More countries sign pact to protect dugong

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Photo from animals.nationalgeographic.com

MANILA, Philippines – Four more nations have signed an international pact to protect the dugong, a mysterious marine mammal that used to be a constant presence on coastlines around the world, including the Philippines, but whose numbers are now in decline.

Bangladesh, Egypt, Somalia and Sudan joined 21 other signatories to the Memorandum of Understanding on the Conservation and Management of Dugongs and their Habitats throughout their Range, or “Dugong MOU,” a United Nations conservation agency said.

On February 19-20, the Philippines played host to the Second Signatory State Meeting for the Dugong MOU, which took effect in 2007 under the auspices of the United Nations Environment Program’s Convention on the Conservation of Migratory Species of Wild Animals (UNEP/CMS).

Dugongs and manatees are also known as sea cows.

According to a press release from the UNEP/CMS, the meeting attracted government officials and experts who discussed the status of the dugong and shared information on related conservation efforts worldwide.

The International Union of Conservation of Nature (IUCN)’s Red List of threatened species classifies the dugong as vulnerable, suggesting it might be extinct or declining in a third of its range, and of unknown status in half of its range.

The range of the dugong spans at least 48 countries and an estimated 140,000 kilometers of coastline, according to the IUCN.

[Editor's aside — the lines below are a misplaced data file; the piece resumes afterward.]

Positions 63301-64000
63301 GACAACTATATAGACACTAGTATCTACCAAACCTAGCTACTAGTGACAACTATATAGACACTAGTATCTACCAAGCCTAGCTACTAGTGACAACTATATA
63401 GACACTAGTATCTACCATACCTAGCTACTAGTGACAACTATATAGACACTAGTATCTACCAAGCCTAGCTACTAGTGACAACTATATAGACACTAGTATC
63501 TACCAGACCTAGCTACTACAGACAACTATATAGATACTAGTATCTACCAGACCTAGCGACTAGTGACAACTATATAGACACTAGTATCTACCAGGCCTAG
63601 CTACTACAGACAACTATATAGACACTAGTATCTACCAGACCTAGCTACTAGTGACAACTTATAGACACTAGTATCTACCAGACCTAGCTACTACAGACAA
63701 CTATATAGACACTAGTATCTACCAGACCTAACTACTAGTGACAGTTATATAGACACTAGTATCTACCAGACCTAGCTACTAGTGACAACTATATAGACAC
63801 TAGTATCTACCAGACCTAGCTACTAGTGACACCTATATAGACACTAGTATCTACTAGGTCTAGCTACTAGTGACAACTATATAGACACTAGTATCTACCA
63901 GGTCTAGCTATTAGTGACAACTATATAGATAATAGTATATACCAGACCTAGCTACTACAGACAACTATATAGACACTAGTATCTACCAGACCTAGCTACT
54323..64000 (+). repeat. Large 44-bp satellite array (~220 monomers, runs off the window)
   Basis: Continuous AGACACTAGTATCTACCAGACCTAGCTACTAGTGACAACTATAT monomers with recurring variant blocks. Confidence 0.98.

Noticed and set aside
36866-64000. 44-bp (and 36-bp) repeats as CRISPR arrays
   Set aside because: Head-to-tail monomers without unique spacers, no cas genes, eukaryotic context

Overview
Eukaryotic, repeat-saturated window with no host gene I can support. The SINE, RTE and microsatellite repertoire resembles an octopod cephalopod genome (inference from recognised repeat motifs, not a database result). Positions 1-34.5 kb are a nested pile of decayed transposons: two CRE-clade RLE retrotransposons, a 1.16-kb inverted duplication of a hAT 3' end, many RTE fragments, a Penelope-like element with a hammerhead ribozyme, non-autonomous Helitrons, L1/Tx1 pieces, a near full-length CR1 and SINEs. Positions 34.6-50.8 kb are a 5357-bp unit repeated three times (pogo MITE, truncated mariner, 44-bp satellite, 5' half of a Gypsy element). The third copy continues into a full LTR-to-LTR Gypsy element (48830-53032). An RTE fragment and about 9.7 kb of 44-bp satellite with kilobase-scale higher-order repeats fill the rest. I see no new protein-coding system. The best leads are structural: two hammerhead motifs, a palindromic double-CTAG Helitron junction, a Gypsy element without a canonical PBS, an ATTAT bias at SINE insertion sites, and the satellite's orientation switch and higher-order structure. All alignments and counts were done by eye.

It is not clear how many dugongs remain in the Philippines, but in 2011 an officer of the World Wide Fund for Nature-Philippines said there could be fewer than 500 individuals.

In the meeting in Manila, leading authorities on marine mammals, in particular professor Helene Marsh from James Cook University of Australia and Dr. John Reynolds from Mote Marine Laboratory in the United States gave presentations highlighting the challenges facing dugong and sea grass conservationists.

The marine mammals, they said, are affected by a range of human-related threats such as capture in net fishing gear and habitat degradation. In addition, extreme weather patterns such as severe storm events destroy critical sea grass beds on which dugongs depend, the experts said.

But UNEP/CMS said there were encouraging signs for supporters of dugong conservation, noting that 10 new countries had signed the MOU since the first meeting of the signatories in 2010.

“The plight for survival of the charismatic dugong has captured people’s imagination on an international scale…. The governments of the 26 nations attending are demonstrating their commitment to take positive action,” it said in the press release.

“A number of coastal communities that have been approached to participate in conservation projects have shown their willingness to make adjustments in an effort to live in harmony with dugongs,” it added.

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